A systematic legal analysis using the Alcohol Policy Information System identified 18 states with AELs, 15 with explicitly prohibited AE provisions, and 17 with no clear laws on AE. The study argues that these laws perpetuate the outdated notion that adverse consequences of alcohol use should be viewed as evidence of a lack of willpower and immorality, preventing individuals from receiving treatment for alcohol use disorder.
Alcohol exclusion laws (AELs) in 18 states remain in place, despite evidence showing they prevent treatment for alcohol use disorder.
Alcohol laws in 18 states remain unchanged from 2004, with 15 explicitly prohibiting AE provisions and 17 lacking clear laws, perpetuating the outdated notion of adverse consequences as evidence of willpower and immorality.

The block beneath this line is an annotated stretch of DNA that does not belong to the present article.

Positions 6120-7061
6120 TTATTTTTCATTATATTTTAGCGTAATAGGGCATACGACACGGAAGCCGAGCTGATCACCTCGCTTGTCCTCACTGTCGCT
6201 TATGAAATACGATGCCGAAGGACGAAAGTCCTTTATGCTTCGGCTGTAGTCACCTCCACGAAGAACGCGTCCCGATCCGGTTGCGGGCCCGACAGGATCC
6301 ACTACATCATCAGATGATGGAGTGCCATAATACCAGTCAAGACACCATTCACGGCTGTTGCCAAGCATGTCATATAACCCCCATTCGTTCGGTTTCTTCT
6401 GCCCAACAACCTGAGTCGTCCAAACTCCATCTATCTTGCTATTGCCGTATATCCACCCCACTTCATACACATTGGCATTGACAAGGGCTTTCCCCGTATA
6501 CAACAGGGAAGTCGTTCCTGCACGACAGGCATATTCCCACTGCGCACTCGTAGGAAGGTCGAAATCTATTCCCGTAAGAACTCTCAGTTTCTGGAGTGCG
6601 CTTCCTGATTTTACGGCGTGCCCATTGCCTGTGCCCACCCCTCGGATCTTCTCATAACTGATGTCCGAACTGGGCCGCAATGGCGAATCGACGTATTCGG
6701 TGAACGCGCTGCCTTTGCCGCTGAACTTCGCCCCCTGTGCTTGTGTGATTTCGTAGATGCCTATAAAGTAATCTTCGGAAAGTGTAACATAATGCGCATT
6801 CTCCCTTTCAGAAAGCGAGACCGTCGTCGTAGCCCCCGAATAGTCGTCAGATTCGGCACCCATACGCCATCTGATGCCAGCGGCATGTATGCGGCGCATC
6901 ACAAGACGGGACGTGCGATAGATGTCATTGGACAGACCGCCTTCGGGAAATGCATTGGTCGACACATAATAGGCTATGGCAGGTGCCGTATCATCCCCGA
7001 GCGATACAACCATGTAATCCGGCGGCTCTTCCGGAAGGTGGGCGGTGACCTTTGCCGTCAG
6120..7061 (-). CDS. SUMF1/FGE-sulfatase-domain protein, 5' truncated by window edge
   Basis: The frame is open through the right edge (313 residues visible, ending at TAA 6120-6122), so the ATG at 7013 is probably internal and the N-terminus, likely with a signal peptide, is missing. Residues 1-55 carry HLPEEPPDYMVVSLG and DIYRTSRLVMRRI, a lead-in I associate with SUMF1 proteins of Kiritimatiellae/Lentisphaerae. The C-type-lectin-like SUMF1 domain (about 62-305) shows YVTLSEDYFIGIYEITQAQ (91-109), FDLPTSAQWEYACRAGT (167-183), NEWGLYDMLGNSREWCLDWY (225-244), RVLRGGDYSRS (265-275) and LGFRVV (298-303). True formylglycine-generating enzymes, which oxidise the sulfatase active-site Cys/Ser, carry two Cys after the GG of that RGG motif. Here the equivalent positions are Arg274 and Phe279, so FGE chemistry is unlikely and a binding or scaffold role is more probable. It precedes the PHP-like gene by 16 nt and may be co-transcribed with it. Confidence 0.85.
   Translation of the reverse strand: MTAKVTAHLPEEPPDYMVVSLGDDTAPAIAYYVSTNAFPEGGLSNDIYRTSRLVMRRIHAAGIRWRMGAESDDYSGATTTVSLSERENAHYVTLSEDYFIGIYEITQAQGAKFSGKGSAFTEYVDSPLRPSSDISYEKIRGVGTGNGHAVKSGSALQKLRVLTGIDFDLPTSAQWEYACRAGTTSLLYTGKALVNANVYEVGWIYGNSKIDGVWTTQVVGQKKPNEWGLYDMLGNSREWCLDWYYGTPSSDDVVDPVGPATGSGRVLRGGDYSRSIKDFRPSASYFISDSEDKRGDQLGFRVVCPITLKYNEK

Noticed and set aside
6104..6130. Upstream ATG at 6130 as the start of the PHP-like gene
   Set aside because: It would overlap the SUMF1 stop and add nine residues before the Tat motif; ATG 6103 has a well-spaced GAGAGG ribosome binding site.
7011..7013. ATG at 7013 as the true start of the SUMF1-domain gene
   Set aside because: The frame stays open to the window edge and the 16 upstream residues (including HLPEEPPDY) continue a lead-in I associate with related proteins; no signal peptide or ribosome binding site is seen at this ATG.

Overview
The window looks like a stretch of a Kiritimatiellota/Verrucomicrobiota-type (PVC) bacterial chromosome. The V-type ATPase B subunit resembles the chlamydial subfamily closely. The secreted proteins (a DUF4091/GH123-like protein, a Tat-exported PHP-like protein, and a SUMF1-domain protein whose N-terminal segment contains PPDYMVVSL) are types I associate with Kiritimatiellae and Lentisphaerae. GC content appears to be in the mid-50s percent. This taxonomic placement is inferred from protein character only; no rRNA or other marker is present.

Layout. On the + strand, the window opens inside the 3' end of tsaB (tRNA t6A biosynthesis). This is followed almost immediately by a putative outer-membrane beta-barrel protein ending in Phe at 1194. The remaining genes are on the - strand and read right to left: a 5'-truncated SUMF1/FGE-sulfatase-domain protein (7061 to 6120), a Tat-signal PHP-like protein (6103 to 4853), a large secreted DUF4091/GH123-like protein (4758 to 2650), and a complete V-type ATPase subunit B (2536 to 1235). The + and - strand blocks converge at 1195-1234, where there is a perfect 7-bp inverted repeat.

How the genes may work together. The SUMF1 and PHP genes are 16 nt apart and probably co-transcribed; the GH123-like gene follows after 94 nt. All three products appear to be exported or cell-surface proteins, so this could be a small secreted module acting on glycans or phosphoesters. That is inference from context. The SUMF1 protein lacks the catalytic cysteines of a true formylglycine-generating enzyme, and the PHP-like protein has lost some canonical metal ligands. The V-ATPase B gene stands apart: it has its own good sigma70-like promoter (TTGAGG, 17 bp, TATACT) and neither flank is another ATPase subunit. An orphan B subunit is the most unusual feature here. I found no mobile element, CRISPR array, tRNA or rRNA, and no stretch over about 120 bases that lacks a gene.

Clinical presentation of alcohol use disorder can be mild, moderate or severe, based on the number of symptoms you experience. Signs and symptoms may include: Being unable to limit the amount of alcohol you drink. Wanting to cut down on how much you drink or making unsuccessful attempts to do so.
To address a problem related to excessive alcohol consumption, seek help from a doctor, mental health professional, or support group like Alcoholics Anonymous. Recognize your drinking habits and seek help from loved ones or professionals experienced in alcohol treatment. Denial can lead to denial and hinder recovery. Seek help from a doctor, mental health professional, or a support group to address your drinking habits and problem.